The performance characteristics for the CDR+NT-proBNP or NT-proBNP alone at Steps 1 to 3 are shown in Appendix 1. The diagnostic accuracy of all tests increased at each step, with largest changes observed when NT-proBNP was used without the clinical element of the CDR. NT-proBNP cut-off 400 pg/ml showed a statistically significant increase in the detection of cases without heart failure from Step 2 to Step 3 (P<0.05).
The CDR was not clinically helpful in isolation; NT-proBNP testing alone performed as well as the validated CDR in determining which patients presenting with possible heart failure symptoms went on to have a diagnosis of heart failure. At a NT-proBNP threshold of 125 pg/ml, as advised in ESC guidance, 94% of patients who went on to have heart failure were identified. However, at an NT-proBNP threshold of 400 pg/ml, the current level recommended by NICE in England, only 77% of heart failure patients were appropriately referred. More than one in five patients in this study would have been misdiagnosed.4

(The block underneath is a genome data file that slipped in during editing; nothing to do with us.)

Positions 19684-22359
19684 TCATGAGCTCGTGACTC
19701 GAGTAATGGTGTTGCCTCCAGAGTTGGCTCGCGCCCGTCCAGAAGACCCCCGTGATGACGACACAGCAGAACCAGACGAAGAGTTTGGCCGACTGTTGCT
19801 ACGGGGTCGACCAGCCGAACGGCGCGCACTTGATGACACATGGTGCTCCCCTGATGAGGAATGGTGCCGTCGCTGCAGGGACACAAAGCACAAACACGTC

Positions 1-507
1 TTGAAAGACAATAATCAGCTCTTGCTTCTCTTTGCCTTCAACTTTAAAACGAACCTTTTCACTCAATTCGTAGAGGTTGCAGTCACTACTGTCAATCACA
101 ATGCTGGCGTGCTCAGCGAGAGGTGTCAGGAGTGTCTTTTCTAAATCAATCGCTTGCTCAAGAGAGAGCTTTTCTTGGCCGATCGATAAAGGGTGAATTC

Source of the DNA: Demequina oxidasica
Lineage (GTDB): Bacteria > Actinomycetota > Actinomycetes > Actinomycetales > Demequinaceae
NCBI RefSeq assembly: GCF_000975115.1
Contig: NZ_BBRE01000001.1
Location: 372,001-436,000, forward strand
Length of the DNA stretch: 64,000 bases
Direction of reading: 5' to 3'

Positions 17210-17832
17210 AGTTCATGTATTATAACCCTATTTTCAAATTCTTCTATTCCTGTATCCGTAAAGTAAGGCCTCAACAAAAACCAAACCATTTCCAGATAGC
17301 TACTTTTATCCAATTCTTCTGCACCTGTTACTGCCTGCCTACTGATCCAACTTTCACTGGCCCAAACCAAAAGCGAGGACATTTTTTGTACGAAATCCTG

Strengths and limitations